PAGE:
I’ve often admired the way nature creates art. Whether in the fluid motions of a waterfall, or a volcanic rock formation that is a sculpture as well, or in how a tree may branch out in an unexpected direction. Hiking is often as much about observing what’s around the trail as it is cialis daily use coupon the actual hike itself.
But sometimes art can be hidden. On last weekend’s terrific hike through Morgan Territory, which borders Mount Diablo and Diablo State Park, we came across quite a find. First, it’s worth knowing that the area around Diablo has strong Native American connections. Long before any of us were here, Indian villages existed in the shadows of the mountain, and there’s plenty of evidence – and tradition – to be found. There are also numerous trails criss-crossing the vast area outside of San Ramon, and it helps to have an expert guide.
Fortunately, one of group’s hikers is such an expert having traversed Morgan Territory and the surrounding area repeatedly, literally http://levitrarxonline-easyway.com/ day and night.
Our approximately 12 mile trek started at the end of Finley Road in the outskirts of San Ramon where you can access the Morgan Territory Regional Preserve, which is a part of the East Bay Regional Parks system. Our band of two dozen hikers set off on a mix of well-worn and not so well-traveled paths up and into the hills, generally running south and east of Mount Diablo. Farther away at a few points, we could glimpse Mount St. Helena and the Sierras, or at least what I thought to be the Sierras.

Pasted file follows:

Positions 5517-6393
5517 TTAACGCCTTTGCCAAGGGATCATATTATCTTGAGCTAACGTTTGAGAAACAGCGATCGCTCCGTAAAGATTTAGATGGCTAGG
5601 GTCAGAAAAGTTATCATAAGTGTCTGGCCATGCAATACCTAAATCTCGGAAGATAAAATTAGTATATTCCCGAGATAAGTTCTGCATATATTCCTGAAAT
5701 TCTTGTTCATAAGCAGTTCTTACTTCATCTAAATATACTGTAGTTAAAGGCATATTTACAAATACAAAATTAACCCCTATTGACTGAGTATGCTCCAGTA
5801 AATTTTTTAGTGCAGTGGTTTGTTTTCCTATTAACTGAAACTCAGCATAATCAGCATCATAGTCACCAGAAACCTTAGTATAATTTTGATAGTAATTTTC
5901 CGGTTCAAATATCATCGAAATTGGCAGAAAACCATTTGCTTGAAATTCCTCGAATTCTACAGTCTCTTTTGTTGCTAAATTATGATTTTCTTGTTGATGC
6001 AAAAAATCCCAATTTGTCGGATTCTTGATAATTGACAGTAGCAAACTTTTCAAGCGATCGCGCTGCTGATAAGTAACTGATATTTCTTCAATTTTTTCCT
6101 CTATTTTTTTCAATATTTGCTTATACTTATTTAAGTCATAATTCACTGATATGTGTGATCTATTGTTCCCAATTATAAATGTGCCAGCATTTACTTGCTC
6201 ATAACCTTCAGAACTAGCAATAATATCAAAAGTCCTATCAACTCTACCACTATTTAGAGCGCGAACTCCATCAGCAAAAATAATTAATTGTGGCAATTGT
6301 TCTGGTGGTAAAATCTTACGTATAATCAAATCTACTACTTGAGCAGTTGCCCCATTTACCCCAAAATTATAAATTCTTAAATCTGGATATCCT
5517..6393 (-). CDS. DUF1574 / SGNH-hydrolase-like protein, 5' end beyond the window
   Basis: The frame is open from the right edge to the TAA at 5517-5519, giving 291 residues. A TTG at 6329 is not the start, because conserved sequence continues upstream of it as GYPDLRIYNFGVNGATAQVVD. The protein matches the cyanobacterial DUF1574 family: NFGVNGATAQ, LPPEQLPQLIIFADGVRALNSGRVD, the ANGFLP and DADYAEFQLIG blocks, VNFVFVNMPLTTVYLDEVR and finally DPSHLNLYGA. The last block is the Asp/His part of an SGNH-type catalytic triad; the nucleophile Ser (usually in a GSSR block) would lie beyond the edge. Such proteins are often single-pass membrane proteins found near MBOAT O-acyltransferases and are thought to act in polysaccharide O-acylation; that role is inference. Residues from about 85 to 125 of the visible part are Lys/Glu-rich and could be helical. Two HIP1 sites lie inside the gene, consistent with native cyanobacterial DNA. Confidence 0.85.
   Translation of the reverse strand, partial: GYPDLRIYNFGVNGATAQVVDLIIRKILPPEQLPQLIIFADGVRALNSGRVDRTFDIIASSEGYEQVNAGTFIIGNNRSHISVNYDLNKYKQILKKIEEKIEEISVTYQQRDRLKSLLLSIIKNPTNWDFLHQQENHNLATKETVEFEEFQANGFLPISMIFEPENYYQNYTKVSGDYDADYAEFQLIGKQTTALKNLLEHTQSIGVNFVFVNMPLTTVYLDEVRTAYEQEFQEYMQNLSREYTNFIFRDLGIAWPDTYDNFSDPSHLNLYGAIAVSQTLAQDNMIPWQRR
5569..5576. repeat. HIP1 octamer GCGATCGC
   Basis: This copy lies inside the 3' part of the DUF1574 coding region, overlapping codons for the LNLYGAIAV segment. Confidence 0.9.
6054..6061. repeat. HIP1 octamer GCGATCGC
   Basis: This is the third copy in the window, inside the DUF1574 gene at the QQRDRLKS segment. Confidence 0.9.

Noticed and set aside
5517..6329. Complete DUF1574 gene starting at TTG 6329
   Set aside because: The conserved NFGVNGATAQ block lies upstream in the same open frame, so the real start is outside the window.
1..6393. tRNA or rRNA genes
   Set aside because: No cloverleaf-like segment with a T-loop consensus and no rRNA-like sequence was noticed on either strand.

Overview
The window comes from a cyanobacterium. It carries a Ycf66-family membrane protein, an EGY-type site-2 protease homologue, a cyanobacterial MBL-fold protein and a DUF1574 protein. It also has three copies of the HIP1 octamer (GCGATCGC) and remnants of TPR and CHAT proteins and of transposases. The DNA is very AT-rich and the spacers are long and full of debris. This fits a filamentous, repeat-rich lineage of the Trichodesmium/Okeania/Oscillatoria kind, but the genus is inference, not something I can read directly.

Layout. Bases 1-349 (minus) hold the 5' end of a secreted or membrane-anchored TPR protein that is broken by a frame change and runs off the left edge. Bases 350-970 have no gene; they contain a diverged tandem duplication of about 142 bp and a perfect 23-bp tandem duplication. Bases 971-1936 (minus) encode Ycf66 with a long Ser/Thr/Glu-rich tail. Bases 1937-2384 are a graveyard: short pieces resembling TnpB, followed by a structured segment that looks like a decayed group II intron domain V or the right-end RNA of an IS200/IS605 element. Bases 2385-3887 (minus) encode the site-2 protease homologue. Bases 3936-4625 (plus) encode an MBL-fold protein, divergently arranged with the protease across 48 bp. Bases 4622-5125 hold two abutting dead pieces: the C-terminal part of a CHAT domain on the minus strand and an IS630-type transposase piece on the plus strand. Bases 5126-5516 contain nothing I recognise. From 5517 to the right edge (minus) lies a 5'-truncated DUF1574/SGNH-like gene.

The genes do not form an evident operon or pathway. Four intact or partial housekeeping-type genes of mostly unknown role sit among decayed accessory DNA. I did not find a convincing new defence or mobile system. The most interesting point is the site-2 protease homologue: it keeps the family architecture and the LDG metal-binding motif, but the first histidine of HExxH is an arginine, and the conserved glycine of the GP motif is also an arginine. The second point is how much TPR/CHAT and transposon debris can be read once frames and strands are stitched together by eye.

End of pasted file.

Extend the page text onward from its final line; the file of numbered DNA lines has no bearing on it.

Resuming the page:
It’s a tricky area – the Morgan preserve – as it’s possible to hike around and cross in and out the adjacent viagra online state park (we did), in and out of private property (we did), and encounter several crossroads and turns that can be easily missed (we did).
OK, back to the art. Up a few twists and turns and very well hidden from view was a trail that had been intentionally blocked by debris. On an earlier hike, our fearless leader had taken that as a not-so-subtle hint that there may be something worth checking. Kind of like seeing a “don’t open this door” sign at your workplace. Pretty much begs to be opened, yes?
So up and around some immense rocks we slithered and climbed. A few of the pictures show the tight squeeze we had. Our reward were some very cool paintings of condors, http://genericviagra-edtreatment.com/ falcons and other symbols that were fairly fresh – and extremely well hidden from anyone to stumble across. I’ve been told that the area we hiked was the homeland of the Volvon tribe, one of five Native American nations in the Bay Area. When Jeremiah Morgan came from Alabama (Roll Tide……13 national titles and counting) and started searching for gold 150 years ago, Morgan Territory started emerging and Native American villages started receding.
Modern development has wiped out a lot of the physical traces of those cultures, but there are plenty of people around who have that strong heritage and are worth knowing.
I’ve always thought the point (well, at least the non-criminal point) of cool street graffiti is for the artist to show his work to a wider audience. For this artist though, clearly his audience was himself or just nature canadian pharmacy tadalafil itself. Really well done, and I suspect that any avid hiker who stumbles across it will think the same and leave it alone, rather than scrawling the requisite “Kilroy was here” add-on.